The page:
Health care utilization, lifestyle, and emotional factors and mammography practices in the Childhood Cancer Survivor Study


BACKGROUND: Women with a history of chest radiotherapy have an increased risk of breast cancer; however, many do not undergo annual recommended screening mammography. We sought to characterize the relationship between mammography and potentially modifiable factors, with the goal of identifying targets for intervention to improve utilization. METHODS: Of 625 female participants sampled from the Childhood Cancer Survivor Study, who were treated with chest radiotherapy, 551 responded to a survey about breast cancer screening practices. We used multivariate Poisson regression to assess several lifestyle and emotional factors, health care practices, and perceived breast cancer risk, in relation to reporting a screening mammogram within the last two years. RESULTS: Women who had a Papanicolaou test [prevalence ratio (PR): 1.77; 95% confidence interval (CI) 1.26-2.49], and who perceived their breast cancer risk as higher than the average woman were more likely to have had a mammogram (PR, 1.26; 95% CI, 1.09-1.46). We detected an attenuated effect of echocardiogram screening [PR, 0.70; 95% CI (0.52-0.95)] on having a mammogram among older women compared with younger women. Smoking, obesity, physical activity, coping, and symptoms of depression and somatization were not associated with mammographic screening. CONCLUSION: Our findings suggest that compliance with routine and risk-based screening can be an important indicator of mammography in childhood cancer survivors. In addition, there is a need to ensure women understand their increased breast cancer risk, as a means to encouraging them to follow breast surveillance guidelines. IMPACT: Screening encounters could be used to promote mammography compliance in this population.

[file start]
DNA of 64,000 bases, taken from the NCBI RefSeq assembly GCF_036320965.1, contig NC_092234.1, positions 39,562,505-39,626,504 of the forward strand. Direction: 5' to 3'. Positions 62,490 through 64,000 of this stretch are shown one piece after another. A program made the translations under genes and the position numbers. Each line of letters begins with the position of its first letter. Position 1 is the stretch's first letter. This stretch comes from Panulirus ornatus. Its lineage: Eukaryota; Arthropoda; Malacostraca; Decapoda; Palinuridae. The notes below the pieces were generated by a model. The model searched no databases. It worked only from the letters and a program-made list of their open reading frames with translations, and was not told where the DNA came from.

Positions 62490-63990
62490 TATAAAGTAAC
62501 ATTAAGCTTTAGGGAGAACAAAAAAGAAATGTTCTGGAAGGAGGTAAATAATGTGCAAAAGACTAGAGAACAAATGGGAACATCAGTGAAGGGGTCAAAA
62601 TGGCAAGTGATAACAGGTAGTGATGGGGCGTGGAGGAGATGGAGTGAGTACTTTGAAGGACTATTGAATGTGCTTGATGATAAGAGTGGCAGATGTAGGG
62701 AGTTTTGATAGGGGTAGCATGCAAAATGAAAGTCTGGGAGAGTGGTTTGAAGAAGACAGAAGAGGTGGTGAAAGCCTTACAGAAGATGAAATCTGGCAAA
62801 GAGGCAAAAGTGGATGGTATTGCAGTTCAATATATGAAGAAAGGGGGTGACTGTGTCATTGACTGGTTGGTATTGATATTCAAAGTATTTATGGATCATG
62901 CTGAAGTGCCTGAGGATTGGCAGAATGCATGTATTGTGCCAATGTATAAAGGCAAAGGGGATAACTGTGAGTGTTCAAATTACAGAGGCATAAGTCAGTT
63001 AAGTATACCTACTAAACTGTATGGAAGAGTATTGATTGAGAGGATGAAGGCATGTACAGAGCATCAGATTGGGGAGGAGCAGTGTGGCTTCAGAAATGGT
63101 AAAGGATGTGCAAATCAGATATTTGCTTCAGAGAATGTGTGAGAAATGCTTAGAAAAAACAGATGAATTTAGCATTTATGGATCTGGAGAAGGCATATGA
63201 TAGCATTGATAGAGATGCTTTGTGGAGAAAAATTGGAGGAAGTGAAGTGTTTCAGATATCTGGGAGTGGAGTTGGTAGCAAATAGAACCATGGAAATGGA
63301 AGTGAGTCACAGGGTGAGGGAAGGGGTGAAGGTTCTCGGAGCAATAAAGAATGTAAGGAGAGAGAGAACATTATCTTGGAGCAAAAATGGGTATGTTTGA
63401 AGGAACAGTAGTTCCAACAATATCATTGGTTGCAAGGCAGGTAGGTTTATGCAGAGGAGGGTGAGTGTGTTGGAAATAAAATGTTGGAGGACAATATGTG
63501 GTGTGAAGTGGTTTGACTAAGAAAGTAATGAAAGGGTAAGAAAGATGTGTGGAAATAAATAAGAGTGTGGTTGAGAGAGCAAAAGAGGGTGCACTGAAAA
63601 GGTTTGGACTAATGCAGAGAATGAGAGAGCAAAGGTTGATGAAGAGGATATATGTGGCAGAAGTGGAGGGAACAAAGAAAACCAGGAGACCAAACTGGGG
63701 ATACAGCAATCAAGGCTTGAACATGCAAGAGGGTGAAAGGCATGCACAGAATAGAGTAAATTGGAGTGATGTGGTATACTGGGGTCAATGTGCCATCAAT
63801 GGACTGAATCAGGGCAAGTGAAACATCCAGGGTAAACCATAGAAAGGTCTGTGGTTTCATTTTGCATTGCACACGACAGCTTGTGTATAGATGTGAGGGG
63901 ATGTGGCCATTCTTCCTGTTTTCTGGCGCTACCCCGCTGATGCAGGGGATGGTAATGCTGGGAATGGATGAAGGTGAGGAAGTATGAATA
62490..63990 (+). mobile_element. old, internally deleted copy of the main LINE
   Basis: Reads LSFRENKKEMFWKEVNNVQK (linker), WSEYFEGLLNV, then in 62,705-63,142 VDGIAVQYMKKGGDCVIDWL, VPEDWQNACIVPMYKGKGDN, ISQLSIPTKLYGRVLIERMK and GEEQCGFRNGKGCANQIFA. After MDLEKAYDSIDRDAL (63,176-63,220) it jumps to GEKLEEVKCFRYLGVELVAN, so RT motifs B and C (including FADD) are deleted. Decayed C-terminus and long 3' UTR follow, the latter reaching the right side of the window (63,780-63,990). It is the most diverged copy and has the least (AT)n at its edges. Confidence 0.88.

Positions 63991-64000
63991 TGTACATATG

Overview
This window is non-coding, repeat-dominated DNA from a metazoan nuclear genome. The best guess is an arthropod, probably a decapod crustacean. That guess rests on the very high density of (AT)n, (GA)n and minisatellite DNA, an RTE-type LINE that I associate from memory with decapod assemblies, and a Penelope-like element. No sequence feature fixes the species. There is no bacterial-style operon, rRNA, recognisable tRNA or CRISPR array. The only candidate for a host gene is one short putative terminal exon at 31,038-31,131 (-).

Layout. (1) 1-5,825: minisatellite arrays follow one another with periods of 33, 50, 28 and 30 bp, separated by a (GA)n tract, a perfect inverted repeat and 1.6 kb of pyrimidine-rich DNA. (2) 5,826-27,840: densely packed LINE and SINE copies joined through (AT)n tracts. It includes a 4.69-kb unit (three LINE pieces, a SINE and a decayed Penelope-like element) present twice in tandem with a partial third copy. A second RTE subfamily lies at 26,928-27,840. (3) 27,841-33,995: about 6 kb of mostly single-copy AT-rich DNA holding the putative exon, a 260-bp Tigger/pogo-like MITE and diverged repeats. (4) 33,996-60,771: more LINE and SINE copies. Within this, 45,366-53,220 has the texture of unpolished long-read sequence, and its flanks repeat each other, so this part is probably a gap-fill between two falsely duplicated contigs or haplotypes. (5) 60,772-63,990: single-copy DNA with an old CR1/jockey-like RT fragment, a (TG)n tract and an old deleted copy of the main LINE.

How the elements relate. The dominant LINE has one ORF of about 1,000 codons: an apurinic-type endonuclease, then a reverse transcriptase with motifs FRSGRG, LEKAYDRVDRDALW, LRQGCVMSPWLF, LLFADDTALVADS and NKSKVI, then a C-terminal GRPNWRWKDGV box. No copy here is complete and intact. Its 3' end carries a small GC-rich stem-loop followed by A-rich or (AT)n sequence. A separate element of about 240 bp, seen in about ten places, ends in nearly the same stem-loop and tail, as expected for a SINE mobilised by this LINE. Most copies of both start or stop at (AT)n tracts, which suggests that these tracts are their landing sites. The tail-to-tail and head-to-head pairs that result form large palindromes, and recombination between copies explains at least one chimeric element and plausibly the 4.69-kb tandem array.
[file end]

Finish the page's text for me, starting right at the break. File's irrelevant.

Publication Title

Cancer epidemiology, biomarkers & prevention : a publication of the American Association for Cancer Research, cosponsored by the American Society of Preventive Oncology